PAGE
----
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The Four Things VCs Look for In a Startup They're easy to remember: management, market, money and, above all else, momentum.

By Mark Sutter

I obviously don't speak for all investors. But in my experience as an entrepreneur, and now spending my time amongst investors, I can generalize that almost all VC investments in early stage technology and internet investments come down to just four key factors. And they're easy to remember because they all begin with an m: management, market, money and, above all else, momentum.

1. Momentum: The No. 1 thing that investors get their checkbooks out for is momentum. Everyone has their own definition of momentum (user numbers, revenue, channel partners, biz dev deals, whatever). You might hear, "[we] need to see traction." Really this just means that they're not ready to invest in your company. Why? Chances are they don't know you well enough and can't judge your performance or capabilities. Some have "rules" -- everybody breaks them for the right deal.

Imagine the "typical" deal -- somebody comes into a VC's office, they've never met, they're highly referred by a friend and they're pitching a product demo and a PPT. You've never met them and are asked to make a judgment in 2-3 weeks because they're doing a road show. That might work for $50-100k but less likely for $3m unless you're a seasoned entrepreneur, known to the VC, have some metrics that work in your favor or have built something the VC believes to be truly unique. And VC's are tough customers. They've "seen it all."

So that's why I tell all entrepreneurs that if you want to raise money from VCs you should see them early. If I see your alpha product then I can judge how it develops over time. If you have two developers and the next time I see you it's a team of six with a new head of products, I can see momentum. If you have beta customers, new pricing plans, different positioning, more market insights, good press coverage, these are all signs that the ball is moving forward. And that momentum is easier to judge than a single data point.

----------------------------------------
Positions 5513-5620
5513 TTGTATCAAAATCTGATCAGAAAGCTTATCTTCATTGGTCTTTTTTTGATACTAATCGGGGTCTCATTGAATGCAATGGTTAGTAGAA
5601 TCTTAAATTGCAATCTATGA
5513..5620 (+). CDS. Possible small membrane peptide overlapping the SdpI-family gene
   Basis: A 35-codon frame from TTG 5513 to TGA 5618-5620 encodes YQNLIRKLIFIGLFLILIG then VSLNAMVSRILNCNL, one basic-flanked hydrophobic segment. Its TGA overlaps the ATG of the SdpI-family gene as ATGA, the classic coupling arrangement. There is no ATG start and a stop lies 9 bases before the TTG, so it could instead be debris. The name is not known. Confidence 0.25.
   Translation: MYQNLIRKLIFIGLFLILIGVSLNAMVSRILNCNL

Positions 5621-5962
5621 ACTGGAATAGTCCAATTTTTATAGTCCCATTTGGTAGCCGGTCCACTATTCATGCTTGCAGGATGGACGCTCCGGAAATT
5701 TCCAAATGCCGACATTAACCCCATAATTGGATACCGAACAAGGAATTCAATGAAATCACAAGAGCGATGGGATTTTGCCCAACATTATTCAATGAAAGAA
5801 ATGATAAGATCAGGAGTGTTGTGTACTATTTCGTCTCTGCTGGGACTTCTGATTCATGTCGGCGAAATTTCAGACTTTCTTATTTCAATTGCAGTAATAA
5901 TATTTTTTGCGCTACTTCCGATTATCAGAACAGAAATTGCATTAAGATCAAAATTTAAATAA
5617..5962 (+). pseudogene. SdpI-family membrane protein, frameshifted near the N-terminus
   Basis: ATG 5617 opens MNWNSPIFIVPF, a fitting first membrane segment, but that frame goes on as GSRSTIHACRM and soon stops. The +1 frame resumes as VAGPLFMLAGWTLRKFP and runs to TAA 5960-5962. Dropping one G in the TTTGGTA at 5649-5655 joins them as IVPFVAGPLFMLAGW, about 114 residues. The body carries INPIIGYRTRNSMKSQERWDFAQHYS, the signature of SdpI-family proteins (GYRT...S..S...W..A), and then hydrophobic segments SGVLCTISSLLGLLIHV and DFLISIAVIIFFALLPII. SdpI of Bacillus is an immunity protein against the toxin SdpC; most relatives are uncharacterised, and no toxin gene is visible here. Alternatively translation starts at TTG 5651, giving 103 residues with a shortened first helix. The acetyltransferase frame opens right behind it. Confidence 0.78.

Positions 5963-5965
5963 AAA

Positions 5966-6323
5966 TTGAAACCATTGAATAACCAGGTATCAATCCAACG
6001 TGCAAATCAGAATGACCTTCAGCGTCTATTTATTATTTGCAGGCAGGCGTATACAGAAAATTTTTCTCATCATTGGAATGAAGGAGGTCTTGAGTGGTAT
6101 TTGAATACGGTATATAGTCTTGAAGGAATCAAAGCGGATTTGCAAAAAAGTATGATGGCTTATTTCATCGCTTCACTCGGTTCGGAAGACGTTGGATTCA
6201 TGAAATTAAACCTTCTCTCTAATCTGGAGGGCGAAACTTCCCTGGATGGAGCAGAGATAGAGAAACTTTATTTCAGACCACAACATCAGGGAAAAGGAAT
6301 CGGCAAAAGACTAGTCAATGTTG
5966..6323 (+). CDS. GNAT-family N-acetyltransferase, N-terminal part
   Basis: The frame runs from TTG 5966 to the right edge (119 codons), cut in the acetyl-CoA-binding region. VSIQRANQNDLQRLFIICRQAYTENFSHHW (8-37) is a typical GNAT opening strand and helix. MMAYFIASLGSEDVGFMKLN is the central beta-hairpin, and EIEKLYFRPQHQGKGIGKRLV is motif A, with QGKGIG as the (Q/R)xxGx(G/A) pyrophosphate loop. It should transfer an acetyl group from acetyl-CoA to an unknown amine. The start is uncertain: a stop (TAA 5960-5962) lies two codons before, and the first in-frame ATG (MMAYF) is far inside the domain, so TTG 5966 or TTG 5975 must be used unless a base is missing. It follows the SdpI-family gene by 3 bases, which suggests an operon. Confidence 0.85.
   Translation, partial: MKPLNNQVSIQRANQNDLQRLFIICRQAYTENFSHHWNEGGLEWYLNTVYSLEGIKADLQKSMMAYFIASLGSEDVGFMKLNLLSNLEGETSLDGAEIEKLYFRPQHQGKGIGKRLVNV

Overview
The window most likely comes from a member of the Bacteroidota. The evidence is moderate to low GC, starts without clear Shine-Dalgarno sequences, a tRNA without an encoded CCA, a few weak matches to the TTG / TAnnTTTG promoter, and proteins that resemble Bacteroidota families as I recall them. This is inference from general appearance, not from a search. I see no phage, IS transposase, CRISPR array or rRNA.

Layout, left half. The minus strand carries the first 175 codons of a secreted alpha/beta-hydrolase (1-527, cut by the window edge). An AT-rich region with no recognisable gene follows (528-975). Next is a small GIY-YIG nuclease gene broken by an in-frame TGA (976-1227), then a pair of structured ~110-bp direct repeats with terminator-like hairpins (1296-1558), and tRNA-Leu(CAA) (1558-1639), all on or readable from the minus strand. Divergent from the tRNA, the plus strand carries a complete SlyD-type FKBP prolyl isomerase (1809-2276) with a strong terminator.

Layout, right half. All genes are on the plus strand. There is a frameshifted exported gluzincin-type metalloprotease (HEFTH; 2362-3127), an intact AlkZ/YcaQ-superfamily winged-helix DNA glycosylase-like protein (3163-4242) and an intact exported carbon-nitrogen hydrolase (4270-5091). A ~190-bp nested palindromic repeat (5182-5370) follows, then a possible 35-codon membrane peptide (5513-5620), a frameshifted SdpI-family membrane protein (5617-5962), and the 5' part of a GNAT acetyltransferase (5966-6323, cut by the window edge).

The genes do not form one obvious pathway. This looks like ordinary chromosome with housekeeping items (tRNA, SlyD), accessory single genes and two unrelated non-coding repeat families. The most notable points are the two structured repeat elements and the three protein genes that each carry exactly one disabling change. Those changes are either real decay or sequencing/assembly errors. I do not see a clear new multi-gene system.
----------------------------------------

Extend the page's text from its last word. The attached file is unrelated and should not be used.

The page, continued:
Some entrepreneurs have said to me, "yeah, but then the VC sees you when you've not yet matured and you set a bad initial perception." Not if you manage expectations. "We know that we're meeting you earlier than you'd normally invest. We therefore may not have the full progress you'd expect but we'd like to meet you early so that when we're at the stage you normally invest you'll have a chance to judge our progress." Lowering the bar is disarming.

So imagine when the entrepreneur who isn't taking investor meetings comes back for the next funding round. It's true that I'll have points A & B. But I would have missed a lot in between. And my "point A" is only determined by what I read in the press since we never had our initial meeting. If the company has data to prove it's doing well I suppose it hardly matters. But if it's like most, it's harder to measure. Almost every deal I've ever funded I've gotten to know the founders over time. I've talked before about how to build long-term relationships with VCs.

2. Management Team: This is really a no-brainer. Different VC's have different calibration points on the continuum of management, product or product/market fit. I'm 70 percent management, 30 percent product. But for any investor it takes a miracle to get investment dollars out of them if they're not impressed with the team. You will find some investors who will say to themselves, "I could do this deal but the CEO will need to be replaced."